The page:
Acupuncture and acupressure have been used for the management of dysmenorrhea. Several studies have evaluated the effectiveness of these complementary alternatives; however, they were of low quality. A 2018 randomized study used a smartphone application for self-acupressure in 221 women. Modest differences were notes with some reduction in mean pain scores. There is limited evidence that acupuncture may be of benefit.

A 2005 meta-analysis of eight RCTs of surgical interruption of nerve pathways concluded that there was insufficient evidence to advise laparoscopic uterine nerve ablation (LUNA) or laparoscopic presacral neurectomy (LPSN) for primary dysmenorrhea ( ).

Secondary dysmenorrhea: Causes and management

Many other conditions cause or are associated with dysmenorrhea. Pelvic disease should be considered in patients who do not respond to NSAIDs or CCs or a combination of these agents for presumed primary dysmenorrhea. The diagnosis should also be considered when symptoms appear after many years of painless menses. Pelvic pathologic conditions may occur at any age, and in most cases the pain experienced is secondary to the pathologic process of the condition or a specific result of it. These constitute the secondary dysmenorrhea group of conditions as outlined in Box 35.1 ( ).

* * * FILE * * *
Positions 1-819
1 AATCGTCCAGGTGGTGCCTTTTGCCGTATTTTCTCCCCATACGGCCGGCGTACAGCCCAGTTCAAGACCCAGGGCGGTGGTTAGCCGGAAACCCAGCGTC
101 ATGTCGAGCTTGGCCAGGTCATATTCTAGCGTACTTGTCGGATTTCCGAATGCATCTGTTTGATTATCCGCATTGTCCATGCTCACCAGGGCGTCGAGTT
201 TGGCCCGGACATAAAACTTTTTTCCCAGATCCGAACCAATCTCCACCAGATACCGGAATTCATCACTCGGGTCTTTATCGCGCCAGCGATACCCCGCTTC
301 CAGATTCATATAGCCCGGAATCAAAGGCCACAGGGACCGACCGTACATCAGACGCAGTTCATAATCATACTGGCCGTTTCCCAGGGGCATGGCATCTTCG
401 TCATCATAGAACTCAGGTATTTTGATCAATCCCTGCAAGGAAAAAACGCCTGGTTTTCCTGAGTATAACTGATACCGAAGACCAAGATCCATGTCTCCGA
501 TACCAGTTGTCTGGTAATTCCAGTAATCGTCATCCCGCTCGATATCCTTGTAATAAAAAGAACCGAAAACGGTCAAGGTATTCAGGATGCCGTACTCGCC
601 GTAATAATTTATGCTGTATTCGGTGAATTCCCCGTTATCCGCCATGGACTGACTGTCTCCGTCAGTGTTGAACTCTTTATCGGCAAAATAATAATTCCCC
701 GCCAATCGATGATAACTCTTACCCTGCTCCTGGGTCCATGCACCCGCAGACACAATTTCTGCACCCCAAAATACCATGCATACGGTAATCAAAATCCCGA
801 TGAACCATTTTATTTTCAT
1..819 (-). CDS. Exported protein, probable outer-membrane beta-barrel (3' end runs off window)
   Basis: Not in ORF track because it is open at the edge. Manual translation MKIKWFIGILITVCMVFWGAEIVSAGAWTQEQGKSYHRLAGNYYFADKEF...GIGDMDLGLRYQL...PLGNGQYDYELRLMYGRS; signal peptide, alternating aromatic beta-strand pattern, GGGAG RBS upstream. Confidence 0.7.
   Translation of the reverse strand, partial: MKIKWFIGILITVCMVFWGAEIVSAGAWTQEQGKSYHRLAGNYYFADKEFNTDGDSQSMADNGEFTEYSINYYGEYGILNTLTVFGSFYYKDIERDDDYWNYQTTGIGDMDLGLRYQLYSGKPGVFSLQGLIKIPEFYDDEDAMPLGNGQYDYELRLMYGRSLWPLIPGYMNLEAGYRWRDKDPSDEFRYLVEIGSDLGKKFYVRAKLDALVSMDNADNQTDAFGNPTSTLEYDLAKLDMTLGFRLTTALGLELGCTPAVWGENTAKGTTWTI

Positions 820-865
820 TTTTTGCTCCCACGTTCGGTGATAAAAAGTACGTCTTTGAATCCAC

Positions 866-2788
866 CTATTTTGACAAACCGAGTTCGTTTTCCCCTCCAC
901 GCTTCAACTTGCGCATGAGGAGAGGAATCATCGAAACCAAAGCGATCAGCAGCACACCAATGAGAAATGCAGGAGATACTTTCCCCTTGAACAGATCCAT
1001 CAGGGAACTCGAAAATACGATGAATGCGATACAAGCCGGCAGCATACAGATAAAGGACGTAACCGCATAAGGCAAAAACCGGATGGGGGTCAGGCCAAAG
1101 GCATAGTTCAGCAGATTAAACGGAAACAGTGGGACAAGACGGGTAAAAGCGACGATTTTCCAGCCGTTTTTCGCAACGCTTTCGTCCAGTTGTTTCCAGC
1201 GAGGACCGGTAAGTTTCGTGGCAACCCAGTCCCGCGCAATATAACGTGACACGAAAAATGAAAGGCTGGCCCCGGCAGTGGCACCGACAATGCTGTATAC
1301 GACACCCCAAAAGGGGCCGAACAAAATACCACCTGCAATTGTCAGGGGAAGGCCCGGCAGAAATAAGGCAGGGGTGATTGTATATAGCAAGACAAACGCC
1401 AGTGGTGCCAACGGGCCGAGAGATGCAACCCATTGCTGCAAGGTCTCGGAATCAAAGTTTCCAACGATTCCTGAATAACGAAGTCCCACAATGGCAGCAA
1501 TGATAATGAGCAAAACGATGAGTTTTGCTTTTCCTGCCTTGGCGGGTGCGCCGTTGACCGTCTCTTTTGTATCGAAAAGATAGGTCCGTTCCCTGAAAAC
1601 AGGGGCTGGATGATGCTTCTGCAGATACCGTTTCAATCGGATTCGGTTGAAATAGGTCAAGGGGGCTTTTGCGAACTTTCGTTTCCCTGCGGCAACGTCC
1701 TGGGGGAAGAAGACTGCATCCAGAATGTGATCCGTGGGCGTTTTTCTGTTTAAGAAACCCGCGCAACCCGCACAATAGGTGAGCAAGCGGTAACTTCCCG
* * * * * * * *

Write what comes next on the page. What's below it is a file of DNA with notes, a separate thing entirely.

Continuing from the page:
BOX 35.1

Causes of Secondary Dysmenorrhea

Gynecologic pathology

  • Cervical stenosis

  • Endometriosis

  • Adenomyosis

  • Pelvic infection (pelvic inflammatory disease) and adhesions

  • Uterine polyps or fibroids

  • Ovarian cyst or mass

  • Pelvic congestion

  • Congenital obstructed müllerian malformations

Nongynecologic disorders causing pelvic pain

  • Mental health issues/disorders

    • Somatization

    • Depression

    • Drug-seeking behavior and opioid dependency

    • History of physical or sexual abuse

  • Bowel disease

    • Irritable bowel syndrome

    • Inflammatory bowel disease

    • Celiac sprue

    • Lactose intolerance

  • Urinary tract disease

    • Ureteral obstruction

    • Interstitial cystitis

    • Nephrolithiasis

Cervical stenosis